Despite a well-oiled rumor mill of speculation, there were still some filing week surprises. It was assumed that longtime council member Jeanne Burbidge would retire and not run in Position 4, and, although she kept us in suspense, the speculation proved accurate.
In anticipation of Burbidge’s retirement, Sharry Edwards announced early and was already out campaigning and raising money.
Then the biggest surprise hit when not one, but two, well-known community leaders joined Edwards in the race.
Insurance agency owner Jack Stanford and planning commissioner Diana Noble-Gulliford are both well known and have several connections due to their business and community involvement. Noble-Gulliford has previous campaign experience as a council candidate and held an appointed seat on the council a few years ago. Stanford has never run for office before, but his interest is not new. A fourth person, Hoang Tran, also filed but appears to be a mystery candidate.
The second biggest surprise was in Position 6, where incumbent Martin Moore will face a challenge from only businessman Roger Flygare. Pre-filing speculation was this was the weakest race, as neither candidate was particularly strong, and this position could be very inviting to a well-known candidate. Some City Hall watchers commented that Stanford or Noble-Gulliford should have filed in this race rather than join Edwards. Noble-Gulliford, who is a Republican, lost to Moore, however, when he was a Democrat four years ago when she was trying to retain her appointed position. Now that Moore is a Republican, Noble-Gulliford may have received pressure from Moore, or his supporters, to stay out of the race. There is some question about how much of a Republican Moore is, but, as the incumbent, he would have been given deference. And Stanford had already donated to Moore’s campaign. Either Stanford or Noble-Gulliford would have made this race much more interesting.
In Position 2, Bob Celski will be opposed by Jesse Johnson, as expected.
The race for mayor between incumbent Jim Ferrell and council member Susan Honda had been known for several weeks. That perennial candidate Mark Greene would join them was also not a surprise. But a fourth candidate who had filed paperwork with the Public Disclosure Commission did not file with the Department of Elections. With three candidates, there will still be a primary. Honda and Greene will split the anti-incumbent vote, so the total in the primary may be misleading. The primary helps the two finalists, however, as it will disclose the candidates’ strengths and weaknesses.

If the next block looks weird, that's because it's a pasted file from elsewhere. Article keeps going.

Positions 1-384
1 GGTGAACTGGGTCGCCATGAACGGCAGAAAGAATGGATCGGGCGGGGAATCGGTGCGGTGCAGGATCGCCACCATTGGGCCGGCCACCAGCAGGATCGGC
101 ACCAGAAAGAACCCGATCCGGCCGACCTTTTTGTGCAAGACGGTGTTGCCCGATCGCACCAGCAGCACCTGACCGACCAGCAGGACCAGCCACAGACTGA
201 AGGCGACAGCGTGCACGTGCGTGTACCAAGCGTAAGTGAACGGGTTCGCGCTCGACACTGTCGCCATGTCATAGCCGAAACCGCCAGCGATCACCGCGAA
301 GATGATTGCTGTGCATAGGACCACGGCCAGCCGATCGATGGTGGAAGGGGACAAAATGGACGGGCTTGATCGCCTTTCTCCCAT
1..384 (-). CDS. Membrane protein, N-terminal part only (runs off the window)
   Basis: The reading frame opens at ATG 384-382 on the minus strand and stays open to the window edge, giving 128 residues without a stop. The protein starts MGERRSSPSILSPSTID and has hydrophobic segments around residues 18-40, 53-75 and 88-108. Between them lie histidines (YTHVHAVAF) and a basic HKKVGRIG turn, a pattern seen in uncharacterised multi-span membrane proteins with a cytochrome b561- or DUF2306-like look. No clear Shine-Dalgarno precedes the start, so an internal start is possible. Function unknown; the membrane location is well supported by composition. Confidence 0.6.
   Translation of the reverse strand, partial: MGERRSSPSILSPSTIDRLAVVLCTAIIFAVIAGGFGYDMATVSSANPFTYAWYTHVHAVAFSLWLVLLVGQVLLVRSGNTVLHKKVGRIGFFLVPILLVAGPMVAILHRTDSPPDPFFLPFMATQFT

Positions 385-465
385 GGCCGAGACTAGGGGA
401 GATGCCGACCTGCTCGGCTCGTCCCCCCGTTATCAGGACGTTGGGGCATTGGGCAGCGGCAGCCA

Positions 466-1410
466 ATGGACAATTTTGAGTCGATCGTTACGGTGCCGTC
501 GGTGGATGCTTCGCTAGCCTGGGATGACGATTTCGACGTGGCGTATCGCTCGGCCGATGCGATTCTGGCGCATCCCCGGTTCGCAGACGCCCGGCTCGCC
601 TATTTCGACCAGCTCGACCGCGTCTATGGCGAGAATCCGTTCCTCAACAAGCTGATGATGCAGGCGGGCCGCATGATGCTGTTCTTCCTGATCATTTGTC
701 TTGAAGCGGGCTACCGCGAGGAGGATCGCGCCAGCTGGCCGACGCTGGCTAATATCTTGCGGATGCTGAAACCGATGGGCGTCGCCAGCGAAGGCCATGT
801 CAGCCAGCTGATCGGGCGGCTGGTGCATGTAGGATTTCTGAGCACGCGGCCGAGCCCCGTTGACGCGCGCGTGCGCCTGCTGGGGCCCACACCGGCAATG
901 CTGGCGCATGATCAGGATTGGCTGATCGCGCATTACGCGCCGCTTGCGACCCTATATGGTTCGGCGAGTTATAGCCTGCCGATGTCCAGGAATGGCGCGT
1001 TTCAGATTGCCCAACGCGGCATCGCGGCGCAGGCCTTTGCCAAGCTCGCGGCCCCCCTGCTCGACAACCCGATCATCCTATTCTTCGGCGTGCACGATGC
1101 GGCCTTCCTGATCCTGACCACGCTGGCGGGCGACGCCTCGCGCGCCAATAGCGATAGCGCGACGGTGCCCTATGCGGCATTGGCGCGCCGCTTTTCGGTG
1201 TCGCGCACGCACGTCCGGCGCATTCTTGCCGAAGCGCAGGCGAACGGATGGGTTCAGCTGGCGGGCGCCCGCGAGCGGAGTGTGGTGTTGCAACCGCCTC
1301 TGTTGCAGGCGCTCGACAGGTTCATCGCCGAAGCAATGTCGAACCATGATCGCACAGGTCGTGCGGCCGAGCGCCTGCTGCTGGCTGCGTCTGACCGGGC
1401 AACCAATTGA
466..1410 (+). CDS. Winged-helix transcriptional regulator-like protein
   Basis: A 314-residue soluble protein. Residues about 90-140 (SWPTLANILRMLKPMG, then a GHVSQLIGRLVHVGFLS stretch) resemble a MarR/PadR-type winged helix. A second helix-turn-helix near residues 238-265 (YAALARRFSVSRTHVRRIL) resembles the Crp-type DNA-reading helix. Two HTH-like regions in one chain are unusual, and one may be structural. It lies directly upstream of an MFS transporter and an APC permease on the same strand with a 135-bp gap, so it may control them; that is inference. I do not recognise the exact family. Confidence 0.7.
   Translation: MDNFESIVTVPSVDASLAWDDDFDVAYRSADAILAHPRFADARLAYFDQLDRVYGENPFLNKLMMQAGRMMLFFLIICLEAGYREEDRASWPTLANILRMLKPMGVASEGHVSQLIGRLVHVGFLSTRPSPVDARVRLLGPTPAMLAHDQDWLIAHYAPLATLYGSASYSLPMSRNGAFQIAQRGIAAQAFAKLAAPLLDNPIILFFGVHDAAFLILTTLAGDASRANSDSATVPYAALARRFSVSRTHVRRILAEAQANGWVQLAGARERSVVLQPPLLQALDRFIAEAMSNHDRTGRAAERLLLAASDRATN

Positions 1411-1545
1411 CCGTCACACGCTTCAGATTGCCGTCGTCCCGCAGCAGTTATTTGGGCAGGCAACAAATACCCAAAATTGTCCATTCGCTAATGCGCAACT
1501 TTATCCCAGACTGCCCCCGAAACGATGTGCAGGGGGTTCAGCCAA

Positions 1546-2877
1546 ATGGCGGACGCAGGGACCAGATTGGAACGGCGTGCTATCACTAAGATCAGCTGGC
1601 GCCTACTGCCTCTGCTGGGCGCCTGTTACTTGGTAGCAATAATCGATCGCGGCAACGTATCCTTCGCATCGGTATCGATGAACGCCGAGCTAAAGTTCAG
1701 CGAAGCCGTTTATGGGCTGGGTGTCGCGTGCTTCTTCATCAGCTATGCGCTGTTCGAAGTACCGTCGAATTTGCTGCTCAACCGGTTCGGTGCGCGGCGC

All of these races could be close. It will be up to the candidates to give voters a clear choice.
It would seem that the voters are comfortable with the direction of the school board, as neither Geoffery McAnalloy or Carol Gregory attracted a challenger. Incumbents for Lakehaven Water and Sewer District, South King Fire &Rescue and both city municipal judges also will be unopposed.
Continuing that trend, many of the big names, such as King County Executive Dow Constantine, will have minimal opposition or none at all, such as local King County Council members Pete von Reichbauer and Dave Upthegrove. The only County Council members to have competition are Kathy Lambert and Reagan Dunn. Lambert’s race, in northeast King County, is the one to watch. Sheriff John Urquhart attracted an opponent, but it is too soon to tell if his recent controversy will become a significant factor in the race.
Once thought to be a slow walk to certain re-election for incumbent Ed Murray, the biggest regional race will be for mayor of Seattle. After Murray’s personal problems forced his withdrawal, 21 candidates will vie to take his place. Front-runner is Jenny Durkin, who is well respected and well connected.
The race for mayor in Auburn is similar to Federal Way, as incumbent Nancy Backus will be opposed by a member of her council, Largo Wales. A third candidate lists his address as Pacific, which has raised questions.
The Port of Seattle races could be interesting as controversial Position 1 incumbent John Creighton drew three challengers, including former legislator Claudia Kauffman. Stephanie Bowman in Position 2 drew two candidates but still looks safe. The most-watched race will be to replace retiring incumbent Tom Albro. Eight candidates filed, but one of them was Peter Steinbrueck, whose connections are strong enough to make him the immediate front-runner.
There will be four state Senate races, including next door in the 31st District, that could alter the balance of power come January. The most watched race will be in the 45th, however, on the Eastside.
And in case you missed it, sometimes even appointments look like elections as the former Federal Way chief of staff to Mayor Jim Ferrell, Brian Wilson, was appointed city manager in Burien with four yes votes, one no and two abstentions. Usually the final vote for city manager is unanimous, but it is still a win for Wilson.
Local candidates value media endorsements, such as the Mirror’s, and ratings, such as the Municipal League of King County’s, above all others because they are independent and done by knowledgeable people. Watch for those later and do your homework on the candidates.
Federal Way resident Bob Roegner is a former mayor of Auburn and retired public official. He can be reached at firstname.lastname@example.org.